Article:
But Carey's death this weekend, as a major ratings agency downgraded U.S. debt after the summer's embarrassing debt-ceiling debate, was a reminder that the argument over who should bear the cost of government is as present in 2011 as it was in the darkest days of New York's fiscal crisis, when Carey—elected in 1974 after several terms as a congressman—steered New York through its near-bankruptcy.
In a biography released last year, Seymour Lachman and Robert Polner detailed Carey's key role in the fiscal emergency, and examined how his personal background shaped his ability to respond to the debt crisis. As we wrote in our review last summer:
He was raised by a father who had displayed a gut-level aversion to bankruptcy during the Great Depression, instilling in Carey a deep, moral dread of insolvency. Charming and shrewd, during his time in Congress Carey befriended many of the men who would hold the city's fate in their hands when the governing came lobbying for federal help during New York's darkest hours. Carey was tough enough to brush off a Brooklyn political boss's death threat, and wise enough to surround himself with a crack team of advisers who helped navigate the crisis.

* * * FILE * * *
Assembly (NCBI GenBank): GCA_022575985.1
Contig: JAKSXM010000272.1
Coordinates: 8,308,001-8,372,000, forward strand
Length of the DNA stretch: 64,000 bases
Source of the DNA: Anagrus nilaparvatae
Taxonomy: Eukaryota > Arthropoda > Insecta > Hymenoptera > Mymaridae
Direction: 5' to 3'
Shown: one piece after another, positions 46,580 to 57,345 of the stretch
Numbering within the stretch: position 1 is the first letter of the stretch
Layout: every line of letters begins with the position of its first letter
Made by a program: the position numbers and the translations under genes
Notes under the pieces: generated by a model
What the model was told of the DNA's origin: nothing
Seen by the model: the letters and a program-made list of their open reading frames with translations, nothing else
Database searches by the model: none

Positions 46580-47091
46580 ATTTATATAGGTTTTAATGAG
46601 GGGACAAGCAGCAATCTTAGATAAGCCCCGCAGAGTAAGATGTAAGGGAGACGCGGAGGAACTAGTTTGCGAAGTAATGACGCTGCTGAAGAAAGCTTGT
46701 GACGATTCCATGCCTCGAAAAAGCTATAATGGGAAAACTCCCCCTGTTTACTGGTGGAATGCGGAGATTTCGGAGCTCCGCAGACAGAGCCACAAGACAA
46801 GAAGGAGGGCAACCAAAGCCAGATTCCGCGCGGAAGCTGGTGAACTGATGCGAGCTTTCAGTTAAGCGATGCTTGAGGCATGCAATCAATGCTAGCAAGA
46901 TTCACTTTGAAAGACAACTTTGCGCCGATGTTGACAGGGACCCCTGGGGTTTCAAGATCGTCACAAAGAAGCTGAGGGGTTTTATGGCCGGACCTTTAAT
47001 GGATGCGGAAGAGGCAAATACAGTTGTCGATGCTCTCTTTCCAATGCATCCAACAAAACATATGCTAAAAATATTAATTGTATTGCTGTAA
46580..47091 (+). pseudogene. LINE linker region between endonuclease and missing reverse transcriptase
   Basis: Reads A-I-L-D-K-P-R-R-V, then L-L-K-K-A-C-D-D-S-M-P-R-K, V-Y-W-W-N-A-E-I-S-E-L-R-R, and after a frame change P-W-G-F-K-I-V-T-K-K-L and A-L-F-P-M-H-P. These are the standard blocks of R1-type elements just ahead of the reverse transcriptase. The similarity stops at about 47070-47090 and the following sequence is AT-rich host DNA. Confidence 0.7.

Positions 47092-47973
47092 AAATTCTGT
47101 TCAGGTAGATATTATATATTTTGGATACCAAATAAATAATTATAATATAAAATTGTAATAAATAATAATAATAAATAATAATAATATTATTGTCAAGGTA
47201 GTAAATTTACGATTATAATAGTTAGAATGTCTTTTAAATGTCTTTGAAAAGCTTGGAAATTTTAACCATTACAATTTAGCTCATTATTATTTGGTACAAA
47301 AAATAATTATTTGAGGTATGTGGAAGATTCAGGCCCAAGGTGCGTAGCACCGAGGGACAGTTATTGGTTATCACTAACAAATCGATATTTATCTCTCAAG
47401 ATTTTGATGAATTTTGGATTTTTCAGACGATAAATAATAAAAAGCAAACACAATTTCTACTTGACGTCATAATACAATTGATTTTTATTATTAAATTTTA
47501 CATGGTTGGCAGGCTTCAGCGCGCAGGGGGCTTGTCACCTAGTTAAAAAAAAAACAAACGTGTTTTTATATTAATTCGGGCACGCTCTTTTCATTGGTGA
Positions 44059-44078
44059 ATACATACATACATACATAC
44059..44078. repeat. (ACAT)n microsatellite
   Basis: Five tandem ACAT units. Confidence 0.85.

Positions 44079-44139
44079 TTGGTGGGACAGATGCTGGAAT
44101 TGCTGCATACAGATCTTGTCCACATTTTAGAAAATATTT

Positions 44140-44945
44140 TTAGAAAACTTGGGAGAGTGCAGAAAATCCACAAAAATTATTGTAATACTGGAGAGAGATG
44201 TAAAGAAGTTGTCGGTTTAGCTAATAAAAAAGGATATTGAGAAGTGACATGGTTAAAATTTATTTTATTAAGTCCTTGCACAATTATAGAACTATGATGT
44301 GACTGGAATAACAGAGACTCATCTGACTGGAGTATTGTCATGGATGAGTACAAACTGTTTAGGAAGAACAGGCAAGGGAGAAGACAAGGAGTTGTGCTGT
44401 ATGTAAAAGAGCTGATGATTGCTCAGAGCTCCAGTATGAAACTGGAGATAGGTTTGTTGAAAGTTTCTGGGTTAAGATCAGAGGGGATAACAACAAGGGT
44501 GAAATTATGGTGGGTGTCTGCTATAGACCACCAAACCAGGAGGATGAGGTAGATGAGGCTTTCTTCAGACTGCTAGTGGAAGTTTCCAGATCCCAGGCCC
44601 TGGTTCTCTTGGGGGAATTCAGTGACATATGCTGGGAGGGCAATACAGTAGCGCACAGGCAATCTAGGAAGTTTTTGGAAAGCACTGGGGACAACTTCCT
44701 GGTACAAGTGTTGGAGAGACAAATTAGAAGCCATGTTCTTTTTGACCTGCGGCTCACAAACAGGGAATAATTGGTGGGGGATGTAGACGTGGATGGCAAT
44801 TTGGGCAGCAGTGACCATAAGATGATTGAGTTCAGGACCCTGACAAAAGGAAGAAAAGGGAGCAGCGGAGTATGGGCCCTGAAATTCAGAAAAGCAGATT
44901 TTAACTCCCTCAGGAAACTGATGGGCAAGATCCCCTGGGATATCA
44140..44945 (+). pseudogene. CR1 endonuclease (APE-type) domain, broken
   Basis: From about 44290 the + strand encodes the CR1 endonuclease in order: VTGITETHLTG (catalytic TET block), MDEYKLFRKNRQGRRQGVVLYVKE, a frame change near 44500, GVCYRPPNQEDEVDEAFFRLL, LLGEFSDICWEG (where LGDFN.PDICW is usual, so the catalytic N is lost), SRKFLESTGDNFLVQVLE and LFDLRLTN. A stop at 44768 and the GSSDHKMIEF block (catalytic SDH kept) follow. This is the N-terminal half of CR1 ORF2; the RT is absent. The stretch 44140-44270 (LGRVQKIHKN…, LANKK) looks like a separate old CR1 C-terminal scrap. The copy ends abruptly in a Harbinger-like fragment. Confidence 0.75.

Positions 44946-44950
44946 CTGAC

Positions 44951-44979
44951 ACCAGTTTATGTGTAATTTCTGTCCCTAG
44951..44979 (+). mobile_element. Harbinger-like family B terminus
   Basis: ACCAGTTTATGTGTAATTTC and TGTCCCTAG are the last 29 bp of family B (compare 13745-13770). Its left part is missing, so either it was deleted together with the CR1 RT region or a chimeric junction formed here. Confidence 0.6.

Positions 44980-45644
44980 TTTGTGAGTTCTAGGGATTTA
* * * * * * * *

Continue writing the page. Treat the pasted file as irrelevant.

Through argument and compromise, he eventually managed to get a beleaguered mayor, embittered city unions, impatient bankers, upstate legislators and even a Republican president on the same page. He took risks ("The city is drowning and we have tied ourselves to them irreversibly," is how one Carey aide described the state's predicament) and played skillful backroom ball, calling in old chits and playing the occasional golf game to get bankers and Congress to line up behind New York. He somehow did so without surrendering the city's and state's last shreds of pride. "We need and deserve federal assistance," he told a Congressional committee. "We are not asking for a handout or a bailout."
Read more about Carey, and his times, here.